For the plaintiff in error, Isserman, Isserman & Kapelsohn (Vito Marcantonio and Abraham J. Isserman).
For the defendant in error, Daniel O'Regan and Atwood C. Wolf.
Before Brogan, Chief Justice, and Justices Bodine and Heher.
BODINE, J. The plaintiff in error was convicted of a violation of section 434 of the Election laws (R.S. 19:34-2), which read as follows: "No person shall falsely make, or make oath to * * * any certificate of nomination or petition, or any part thereof, or file * * * any certificate of nomination or petition, knowing the same or any part thereof to be falsely made * * *. A person violating any of the provisions of this section shall be deemed guilty of a misdemeanor, and shall be punished by imprisonment of not more than five years."
The indictment charged that plaintiff in error on the 26th day of August, 1937, filed a democratic party primary nominating petition knowing the same to be falsely made and not to be true in fact. It goes on to charge that the signatories were not properly qualified, and that the plaintiff in error knew this fact; and finally that the signatories were made by persons other than those purporting to be signatories. The indictment covers sixteen printed pages in the record, and in
a most informative and comprehensive manner charges a violation of law in the language of the statute above quoted. It is replete with allegations of fact and circumstance, so that the plaintiff in error was well advised of the very nature of the charge and the acts for which he would be brought before the jury to answer.
The crime is a statutory one and the practice and the precedents permit the employment of the language of the statute to charge the crime. Graves v. State, 45 N.J.L. 203; State v. Nugent, 77 Id. 84; State v. Caporale, 85 Id. 495; State v. Cohen, 108 Id. 216, and State v. Vliet, 120 Id. 23. The settled ruling was followed in those cases that the indictment was sufficient when it charged the statutory offense in the words of the statute, those words being descriptive of the offense.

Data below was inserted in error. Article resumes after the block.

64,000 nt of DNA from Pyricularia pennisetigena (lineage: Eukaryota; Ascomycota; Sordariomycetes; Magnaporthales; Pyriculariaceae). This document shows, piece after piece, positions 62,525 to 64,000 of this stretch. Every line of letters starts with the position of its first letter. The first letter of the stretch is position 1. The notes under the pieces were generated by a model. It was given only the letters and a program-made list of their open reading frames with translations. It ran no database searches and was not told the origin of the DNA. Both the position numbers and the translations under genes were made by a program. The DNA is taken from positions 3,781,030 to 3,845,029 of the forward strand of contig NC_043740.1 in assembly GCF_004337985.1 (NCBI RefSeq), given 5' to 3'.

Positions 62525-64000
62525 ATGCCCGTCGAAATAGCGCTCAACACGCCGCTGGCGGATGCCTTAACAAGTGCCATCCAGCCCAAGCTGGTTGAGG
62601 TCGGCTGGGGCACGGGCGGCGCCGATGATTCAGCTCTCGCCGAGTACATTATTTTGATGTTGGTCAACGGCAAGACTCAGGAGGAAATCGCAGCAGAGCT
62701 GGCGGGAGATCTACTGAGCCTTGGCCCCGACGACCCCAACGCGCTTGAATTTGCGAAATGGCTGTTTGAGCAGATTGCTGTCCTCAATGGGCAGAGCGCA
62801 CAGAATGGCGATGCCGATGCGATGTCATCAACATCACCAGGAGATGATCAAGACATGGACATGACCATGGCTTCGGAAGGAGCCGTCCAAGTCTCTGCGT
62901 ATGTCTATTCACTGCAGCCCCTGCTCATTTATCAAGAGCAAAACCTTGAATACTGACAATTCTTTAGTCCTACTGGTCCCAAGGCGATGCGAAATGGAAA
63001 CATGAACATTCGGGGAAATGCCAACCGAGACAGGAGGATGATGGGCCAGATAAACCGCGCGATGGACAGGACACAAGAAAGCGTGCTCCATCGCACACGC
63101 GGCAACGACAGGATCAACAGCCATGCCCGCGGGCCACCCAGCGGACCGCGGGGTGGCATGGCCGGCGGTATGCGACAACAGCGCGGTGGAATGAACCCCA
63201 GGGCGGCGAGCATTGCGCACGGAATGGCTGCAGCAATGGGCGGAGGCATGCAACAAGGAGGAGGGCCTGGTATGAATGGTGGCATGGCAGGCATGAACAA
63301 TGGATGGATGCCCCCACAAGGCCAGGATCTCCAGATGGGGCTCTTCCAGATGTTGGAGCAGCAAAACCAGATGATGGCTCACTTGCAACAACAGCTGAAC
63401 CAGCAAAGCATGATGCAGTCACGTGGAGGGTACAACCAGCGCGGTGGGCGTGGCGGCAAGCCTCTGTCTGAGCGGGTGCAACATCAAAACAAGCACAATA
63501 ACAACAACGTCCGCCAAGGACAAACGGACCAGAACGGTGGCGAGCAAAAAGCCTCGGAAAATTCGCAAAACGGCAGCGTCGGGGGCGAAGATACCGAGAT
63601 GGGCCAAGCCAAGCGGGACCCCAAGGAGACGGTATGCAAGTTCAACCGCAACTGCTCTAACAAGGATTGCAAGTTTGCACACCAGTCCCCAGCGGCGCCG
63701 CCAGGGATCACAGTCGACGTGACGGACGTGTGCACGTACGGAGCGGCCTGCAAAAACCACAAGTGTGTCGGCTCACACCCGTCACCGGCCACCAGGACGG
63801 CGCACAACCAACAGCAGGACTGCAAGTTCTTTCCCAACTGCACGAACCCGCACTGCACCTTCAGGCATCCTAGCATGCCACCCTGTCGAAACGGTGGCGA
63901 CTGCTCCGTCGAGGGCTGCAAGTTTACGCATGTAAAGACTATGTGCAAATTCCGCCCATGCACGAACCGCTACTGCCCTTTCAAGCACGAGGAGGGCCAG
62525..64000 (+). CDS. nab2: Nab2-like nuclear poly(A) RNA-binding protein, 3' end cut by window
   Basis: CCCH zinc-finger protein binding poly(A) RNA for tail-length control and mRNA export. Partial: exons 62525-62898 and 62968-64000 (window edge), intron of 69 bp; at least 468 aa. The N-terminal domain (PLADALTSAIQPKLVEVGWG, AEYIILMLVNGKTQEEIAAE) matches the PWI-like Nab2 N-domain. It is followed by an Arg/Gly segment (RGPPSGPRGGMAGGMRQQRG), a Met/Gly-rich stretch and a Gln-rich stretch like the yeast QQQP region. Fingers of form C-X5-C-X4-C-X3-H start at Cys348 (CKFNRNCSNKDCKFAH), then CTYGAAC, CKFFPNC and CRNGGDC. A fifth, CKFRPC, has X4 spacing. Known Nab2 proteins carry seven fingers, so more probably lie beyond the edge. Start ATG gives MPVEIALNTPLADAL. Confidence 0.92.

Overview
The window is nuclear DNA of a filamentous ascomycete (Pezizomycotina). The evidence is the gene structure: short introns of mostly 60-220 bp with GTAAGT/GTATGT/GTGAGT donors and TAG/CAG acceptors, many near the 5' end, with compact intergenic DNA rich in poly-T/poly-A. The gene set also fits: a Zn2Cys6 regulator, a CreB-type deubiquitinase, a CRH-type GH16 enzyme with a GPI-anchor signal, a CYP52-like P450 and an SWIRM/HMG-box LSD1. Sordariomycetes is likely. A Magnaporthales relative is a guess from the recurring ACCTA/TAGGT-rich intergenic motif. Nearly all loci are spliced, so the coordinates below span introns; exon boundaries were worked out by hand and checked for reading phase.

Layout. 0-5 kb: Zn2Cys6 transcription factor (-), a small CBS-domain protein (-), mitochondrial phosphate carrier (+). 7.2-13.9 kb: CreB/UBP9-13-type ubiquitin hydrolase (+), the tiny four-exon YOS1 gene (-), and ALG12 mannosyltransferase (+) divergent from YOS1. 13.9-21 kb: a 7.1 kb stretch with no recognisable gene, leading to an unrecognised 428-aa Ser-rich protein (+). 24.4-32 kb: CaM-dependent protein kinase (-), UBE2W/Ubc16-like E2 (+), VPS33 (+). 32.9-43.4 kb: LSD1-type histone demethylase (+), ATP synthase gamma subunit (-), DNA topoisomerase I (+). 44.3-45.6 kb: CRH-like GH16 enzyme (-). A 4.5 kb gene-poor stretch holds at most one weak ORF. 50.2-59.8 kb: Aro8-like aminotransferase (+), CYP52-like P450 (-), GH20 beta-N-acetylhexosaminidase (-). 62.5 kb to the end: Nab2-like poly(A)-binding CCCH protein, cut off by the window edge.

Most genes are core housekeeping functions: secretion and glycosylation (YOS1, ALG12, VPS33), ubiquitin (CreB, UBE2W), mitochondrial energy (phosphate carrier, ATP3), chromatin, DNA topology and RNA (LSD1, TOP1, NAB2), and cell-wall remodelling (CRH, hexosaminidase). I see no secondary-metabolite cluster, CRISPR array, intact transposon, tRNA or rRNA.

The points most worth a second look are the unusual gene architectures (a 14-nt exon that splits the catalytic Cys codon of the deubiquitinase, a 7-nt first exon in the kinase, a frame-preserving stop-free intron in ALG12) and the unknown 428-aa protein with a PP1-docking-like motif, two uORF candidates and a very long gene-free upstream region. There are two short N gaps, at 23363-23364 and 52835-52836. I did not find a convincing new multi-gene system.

At the trial, the learned trial judge excluded in the examination of the jurors on their voir dire questions relating to membership in the democratic party and participation in the democratic primary of the year for which the indictment was handed down. It would seem that the exclusion was proper. Mere membership in the democratic party and participation in the primary election would hardly indicate bias or prejudice against one accused of filing a nomination petition for primary election knowing the same to be falsely made. The testimony at the trial has not been returned with the state of the case. We are unable, therefore, to pass on more than the sufficiency of the indictment and the examination of the jurors on thir voir dire. Since most of the citizens of this state are members of one or the other of the leading political parties, we fail to see how a jury could be impaneled to try a violation of the Election law if mere membership in one or the other of the political parties should be regarded as evidence of bias and prejudice in the performance of a public duty.
The judgment below will be ...